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I need to have several instances of a union as class variables, so how can I create a union instance in the heap? thank you

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1  
Instance variables or class variables? Unions or pointers-to-union? –  Greg Bacon Nov 24 '09 at 21:40

6 Answers 6

up vote 7 down vote accepted

The same as creating any other object:

union MyUnion
{
   unsigned char charValue[5];
   unsigned int  intValue;
};


MyUnion *myUnion = new MyUnion;

Your union is now on the heap. Note that a union is the size of it's largest data member.

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My C++ is a bit rusty, but:

   my_union_type *my_union = new my_union_type;
   ...
   delete my_union;
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Use the new operator.

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I'm not sure where you want to head with this. A union is a user-defined data or class type that, at any given time, contains only one object from its list of members. So starting from this, if you have a union defined like this:

union DataType
{
    char ch;
    integer i;
    float f;
    double d;
};

You can then use DataType as a type to define members in a class or as a type to define variables on the stack, just like regular types, struct or classes you define.

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Use the new operator:

#include <iostream>

union u {
  int a;
  char b;
  float c;
};

class c {
public:
  c() { u1 = new u; u2 = new u; u3 = new u; }
  ~c() { delete u1; delete u2; delete u3; }
  u *u1;
  u *u2;
  u *u3;
};

int main()
{
  c *p = new c;

  p->u1->a = 1;
  p->u2->b = '0' + 2;
  p->u3->c = 3.3;

  std::cout << p->u1->a << '\n'
            << p->u2->b << '\n'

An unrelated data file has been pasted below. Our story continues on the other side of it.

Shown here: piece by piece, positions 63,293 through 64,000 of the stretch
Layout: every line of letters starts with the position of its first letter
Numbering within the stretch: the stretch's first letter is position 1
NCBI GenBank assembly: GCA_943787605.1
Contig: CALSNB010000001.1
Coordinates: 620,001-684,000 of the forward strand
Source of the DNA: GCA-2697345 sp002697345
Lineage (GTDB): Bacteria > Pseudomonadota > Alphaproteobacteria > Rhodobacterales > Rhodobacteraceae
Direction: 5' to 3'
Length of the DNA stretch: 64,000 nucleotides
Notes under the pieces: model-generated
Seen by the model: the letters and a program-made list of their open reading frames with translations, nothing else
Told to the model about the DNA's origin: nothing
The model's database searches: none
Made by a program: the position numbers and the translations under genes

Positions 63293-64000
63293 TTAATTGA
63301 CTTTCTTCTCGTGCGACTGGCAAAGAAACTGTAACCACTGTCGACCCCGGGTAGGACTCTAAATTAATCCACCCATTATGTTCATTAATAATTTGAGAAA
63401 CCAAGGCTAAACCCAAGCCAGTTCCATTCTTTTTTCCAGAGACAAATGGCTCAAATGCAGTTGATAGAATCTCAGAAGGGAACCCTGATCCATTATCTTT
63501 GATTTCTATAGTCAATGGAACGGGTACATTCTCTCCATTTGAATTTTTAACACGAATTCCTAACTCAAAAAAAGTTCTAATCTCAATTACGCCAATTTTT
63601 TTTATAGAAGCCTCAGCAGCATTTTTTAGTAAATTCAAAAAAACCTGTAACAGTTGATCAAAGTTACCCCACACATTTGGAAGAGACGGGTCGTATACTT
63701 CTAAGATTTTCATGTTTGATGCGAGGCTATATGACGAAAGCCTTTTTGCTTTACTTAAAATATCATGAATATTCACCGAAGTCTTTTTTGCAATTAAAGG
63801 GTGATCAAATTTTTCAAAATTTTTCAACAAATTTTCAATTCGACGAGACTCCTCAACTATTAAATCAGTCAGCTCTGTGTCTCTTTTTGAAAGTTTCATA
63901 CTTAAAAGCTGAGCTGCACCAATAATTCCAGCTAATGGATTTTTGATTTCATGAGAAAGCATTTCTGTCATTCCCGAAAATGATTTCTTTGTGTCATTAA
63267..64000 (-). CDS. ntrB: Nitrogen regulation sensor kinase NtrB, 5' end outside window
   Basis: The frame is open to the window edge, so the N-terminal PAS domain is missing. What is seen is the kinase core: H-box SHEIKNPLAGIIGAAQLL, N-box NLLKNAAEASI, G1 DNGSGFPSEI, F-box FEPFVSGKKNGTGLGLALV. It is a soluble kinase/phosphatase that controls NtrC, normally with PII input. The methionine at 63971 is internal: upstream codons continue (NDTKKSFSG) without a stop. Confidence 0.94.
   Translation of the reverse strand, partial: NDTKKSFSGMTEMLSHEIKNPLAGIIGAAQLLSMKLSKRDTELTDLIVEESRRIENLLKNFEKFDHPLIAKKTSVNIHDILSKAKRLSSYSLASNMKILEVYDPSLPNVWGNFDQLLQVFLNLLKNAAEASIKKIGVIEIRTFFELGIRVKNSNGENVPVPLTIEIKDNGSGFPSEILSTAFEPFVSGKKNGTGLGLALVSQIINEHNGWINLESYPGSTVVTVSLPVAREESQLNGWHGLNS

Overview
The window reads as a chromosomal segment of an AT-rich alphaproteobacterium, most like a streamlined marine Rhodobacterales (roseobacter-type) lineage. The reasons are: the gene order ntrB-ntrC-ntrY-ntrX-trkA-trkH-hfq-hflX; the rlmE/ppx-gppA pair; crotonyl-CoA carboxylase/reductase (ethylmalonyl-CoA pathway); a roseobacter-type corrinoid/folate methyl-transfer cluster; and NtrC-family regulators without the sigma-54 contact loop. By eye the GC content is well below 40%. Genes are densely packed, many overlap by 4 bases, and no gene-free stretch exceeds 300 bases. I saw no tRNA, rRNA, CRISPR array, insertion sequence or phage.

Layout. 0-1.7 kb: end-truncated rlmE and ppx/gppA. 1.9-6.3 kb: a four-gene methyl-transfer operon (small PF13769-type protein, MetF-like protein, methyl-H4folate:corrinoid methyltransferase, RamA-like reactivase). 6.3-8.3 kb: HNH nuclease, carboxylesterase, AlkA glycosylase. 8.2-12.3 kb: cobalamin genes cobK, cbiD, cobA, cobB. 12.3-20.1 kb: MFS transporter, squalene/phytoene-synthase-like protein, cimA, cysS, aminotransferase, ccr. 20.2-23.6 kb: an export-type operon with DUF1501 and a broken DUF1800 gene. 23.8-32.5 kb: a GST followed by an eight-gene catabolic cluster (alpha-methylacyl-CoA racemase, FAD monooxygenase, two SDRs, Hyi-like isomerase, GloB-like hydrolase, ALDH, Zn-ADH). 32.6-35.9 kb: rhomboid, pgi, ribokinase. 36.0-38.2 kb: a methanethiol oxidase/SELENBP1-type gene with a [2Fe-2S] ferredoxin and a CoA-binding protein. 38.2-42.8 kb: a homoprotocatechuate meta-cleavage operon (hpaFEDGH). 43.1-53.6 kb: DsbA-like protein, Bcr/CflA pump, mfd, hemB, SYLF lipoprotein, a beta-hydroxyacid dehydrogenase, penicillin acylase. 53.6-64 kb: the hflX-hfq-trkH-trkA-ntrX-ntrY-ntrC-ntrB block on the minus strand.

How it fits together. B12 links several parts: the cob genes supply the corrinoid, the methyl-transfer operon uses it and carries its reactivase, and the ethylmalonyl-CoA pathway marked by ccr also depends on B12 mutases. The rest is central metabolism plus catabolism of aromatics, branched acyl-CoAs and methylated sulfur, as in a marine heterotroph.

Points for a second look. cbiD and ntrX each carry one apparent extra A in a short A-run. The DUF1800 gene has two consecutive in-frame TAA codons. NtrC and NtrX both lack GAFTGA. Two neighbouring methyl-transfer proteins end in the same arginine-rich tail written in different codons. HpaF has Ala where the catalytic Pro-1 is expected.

<< p->u3->c << std::endl;

  delete c;

  return 0;
}
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Same as a struct :) You can use malloc() and do it the C way, or new for the C++ way. The secret is that structs, unions and classes are related; a struct is just a class (usually) without methods. There's more clarification in the following comments, should you care.

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A struct in C++ may have methods. A struct and class are very similar except that a struct has public members/functions by default while a class has private members by default. –  RC. Nov 24 '09 at 21:46
1  
No, you can have methods in structs. You can even derive structs from classes and vice-versa. About the only difference between struct and class is that the default access for a struct is public, while it's private for a class. –  Fred Larson Nov 24 '09 at 21:46
    
In C++, a struct can have methods. The main difference between a struct and a class is that the default access for a class is private while the default access for a struct is public. –  R Samuel Klatchko Nov 24 '09 at 21:46
2  
OK OK, you can stop bashing me now. –  Carl Smotricz Nov 24 '09 at 21:48
1  
You might find this question interesting: stackoverflow.com/questions/654609/… –  Mark Ransom Nov 24 '09 at 21:55

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